caselaw, everything else is pretty much predictably-obvious.  See, the
Supreme Court was paid to write KSR the way it did, not for reasons of
clarifying "obviousness" (which KSR doesn't even do), but rather for
reasons of being part of a longer term strategy tied into patent reform.
The only logic in KSR was the valuation of the decision that was sold.

So if you have an invention, make sure you have at least $15,000 to spare
in your pocket before you go public, because that is what it is going to
cost to get a real good patent application prepared by a good patent
prosecutor, with a few thousand dollars needed for your lawyer to guess
how the CAFC is going to change the rules after you finally file.

Now, I know all of my overseas PATNEWS readers outside the United States
are saying "Grow up, stop crying like a baby, and use the patent system
like the rest of us do.", because the goal of S.23 is unilateral patent
harmonization.  After all, the large companies, who have active foreign
patent practices, have already learned to patent in regimes with no
grace period.  To them, S.23 just simplifies matters a bit.  And that is
why they are happy to see PTO Director Kappos talking outside the U.S.
about how one goal of U.S. patent reform is unilateral disarmament
(whoops, I mean harmonization - the words look so Chamberlinianly similar)
of America's horrible, childish, nasty patent system.

No surprise.  S.23 is the "Patent Harmonization to Help Large U.S.
Multinationals" bill, and nothing else.  And such a gold may be in the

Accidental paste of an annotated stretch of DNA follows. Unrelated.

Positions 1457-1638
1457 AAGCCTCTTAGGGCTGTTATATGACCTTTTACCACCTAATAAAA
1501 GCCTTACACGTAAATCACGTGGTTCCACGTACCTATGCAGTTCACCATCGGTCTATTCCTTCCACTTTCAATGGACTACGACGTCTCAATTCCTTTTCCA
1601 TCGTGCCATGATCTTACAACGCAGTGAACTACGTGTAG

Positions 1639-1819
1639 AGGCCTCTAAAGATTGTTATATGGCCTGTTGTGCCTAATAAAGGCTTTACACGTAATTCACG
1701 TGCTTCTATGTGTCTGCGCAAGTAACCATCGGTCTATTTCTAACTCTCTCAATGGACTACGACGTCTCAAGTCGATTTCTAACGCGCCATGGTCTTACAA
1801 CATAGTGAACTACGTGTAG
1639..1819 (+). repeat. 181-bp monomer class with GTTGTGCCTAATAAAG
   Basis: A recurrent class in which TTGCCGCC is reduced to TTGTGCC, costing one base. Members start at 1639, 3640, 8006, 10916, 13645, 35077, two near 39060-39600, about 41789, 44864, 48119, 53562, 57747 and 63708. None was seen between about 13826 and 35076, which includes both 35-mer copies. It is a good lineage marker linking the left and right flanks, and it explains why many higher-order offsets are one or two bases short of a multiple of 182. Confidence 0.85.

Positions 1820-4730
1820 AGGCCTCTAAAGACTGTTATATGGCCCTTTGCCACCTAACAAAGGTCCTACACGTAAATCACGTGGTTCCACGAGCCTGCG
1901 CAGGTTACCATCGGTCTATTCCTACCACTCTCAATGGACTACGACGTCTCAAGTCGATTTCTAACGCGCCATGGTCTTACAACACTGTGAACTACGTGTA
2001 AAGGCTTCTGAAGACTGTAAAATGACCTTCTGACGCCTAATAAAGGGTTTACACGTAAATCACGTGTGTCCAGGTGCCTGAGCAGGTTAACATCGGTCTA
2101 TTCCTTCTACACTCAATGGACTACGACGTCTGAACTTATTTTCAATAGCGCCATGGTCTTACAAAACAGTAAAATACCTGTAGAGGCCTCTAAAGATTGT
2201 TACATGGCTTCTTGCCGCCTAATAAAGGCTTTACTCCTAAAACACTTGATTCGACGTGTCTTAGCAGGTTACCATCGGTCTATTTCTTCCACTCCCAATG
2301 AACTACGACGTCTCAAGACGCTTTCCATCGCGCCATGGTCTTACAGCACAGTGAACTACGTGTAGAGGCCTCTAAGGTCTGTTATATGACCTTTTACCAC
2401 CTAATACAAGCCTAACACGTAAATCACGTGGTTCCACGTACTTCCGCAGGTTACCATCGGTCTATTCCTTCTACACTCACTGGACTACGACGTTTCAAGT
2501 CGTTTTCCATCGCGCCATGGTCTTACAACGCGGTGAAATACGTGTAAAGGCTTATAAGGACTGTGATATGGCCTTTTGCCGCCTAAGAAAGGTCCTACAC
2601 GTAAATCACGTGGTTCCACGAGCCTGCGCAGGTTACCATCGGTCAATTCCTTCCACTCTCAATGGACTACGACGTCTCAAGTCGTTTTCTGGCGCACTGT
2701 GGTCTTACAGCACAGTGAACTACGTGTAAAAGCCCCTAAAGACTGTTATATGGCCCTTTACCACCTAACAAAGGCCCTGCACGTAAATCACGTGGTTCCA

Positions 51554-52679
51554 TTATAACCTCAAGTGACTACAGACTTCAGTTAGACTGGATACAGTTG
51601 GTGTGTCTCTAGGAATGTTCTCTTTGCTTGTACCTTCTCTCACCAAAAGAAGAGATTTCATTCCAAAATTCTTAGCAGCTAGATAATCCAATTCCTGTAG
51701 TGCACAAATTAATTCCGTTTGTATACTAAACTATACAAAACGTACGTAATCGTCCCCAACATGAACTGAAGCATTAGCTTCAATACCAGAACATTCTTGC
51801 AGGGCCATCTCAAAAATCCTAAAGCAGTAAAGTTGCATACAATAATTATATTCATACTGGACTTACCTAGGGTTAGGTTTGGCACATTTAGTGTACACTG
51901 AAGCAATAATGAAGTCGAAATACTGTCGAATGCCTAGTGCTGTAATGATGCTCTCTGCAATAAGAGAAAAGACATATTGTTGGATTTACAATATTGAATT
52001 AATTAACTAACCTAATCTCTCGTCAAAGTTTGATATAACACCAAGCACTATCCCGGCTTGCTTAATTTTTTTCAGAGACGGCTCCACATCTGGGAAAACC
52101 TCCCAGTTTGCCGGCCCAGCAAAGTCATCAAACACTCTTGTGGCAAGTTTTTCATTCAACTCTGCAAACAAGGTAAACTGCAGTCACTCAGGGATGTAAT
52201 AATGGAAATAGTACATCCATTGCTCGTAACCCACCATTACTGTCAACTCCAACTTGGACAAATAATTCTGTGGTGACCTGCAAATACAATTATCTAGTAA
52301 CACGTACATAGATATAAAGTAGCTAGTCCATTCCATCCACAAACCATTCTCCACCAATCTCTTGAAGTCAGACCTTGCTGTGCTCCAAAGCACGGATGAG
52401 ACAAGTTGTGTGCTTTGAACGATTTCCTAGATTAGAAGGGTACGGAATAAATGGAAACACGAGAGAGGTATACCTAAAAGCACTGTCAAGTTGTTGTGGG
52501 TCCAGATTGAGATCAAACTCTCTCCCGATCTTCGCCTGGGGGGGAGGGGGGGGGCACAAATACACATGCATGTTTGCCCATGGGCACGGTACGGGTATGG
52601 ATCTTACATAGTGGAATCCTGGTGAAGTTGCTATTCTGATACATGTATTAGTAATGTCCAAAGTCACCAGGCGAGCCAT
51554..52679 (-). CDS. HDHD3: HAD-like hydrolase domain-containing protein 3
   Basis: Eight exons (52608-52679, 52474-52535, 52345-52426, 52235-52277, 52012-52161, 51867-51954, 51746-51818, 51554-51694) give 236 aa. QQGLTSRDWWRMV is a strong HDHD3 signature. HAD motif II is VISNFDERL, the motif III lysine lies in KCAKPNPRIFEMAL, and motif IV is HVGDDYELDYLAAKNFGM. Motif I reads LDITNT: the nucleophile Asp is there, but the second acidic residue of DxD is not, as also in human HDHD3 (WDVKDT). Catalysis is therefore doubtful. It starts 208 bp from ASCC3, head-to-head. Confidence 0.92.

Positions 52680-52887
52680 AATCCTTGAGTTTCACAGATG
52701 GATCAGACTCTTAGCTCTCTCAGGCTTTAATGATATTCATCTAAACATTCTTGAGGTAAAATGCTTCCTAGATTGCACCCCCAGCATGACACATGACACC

best interests of the United States.  Or not.  But at least let us be
honest about this gold of reform.  S.23, and to much the same extent,
HR.1249 is meant to hurt small and independent inventors.  Again, that
gold might be in the best interests of the United States.  Screw the poor,
use their old people for kindling (which also cuts down on Medicaid), and
whack the heads of any poor person smart enough to invent something that
progresses the arts and sciences who has delusionaly fantasies about

      (I am not even drinking tequila while writing this crap.)

And then, assuming you survive the gauntlet and get a patent issued under
the new harmonized system, I and my searching colleagues are there to
crush it to death (at least 80% of the time).  And what we don't crush
outright, is ground to a pulp in post-grant review, and if not so ground,
then quintiplily (is that a word?) re-guessed into 101- and 103-oblivion
by feral judges, who don't understand incoherent patent caselaw, let alone
any science or engineering.

S.23's destruction of the grace period - is un-American.  If there were
any real communists left in the world, I would call it a Commie-plot.
It pisses on the Constitution, and then uses the Constitution to soak
up BP's TEPCO irradiated oil.  (Geesh, how does Glenn Beck make millions
with such nonsense - what am I not doing right?).  Anyone know if there
is a potter's field in Middlesex, Vermont?


Other comments about this problem are here, here and here.

1 comment:

  1. Interesting that, since the House version of the bill started circulating, the pending patent reform legislation has plummeted in popularity, so much so that it could now be doomed. Patent reform may indeed be a pipe dream, after all...which likely comes as a relief to some. I, too, support the grace period and think that patent reform legislation lacking this provision is inadequate.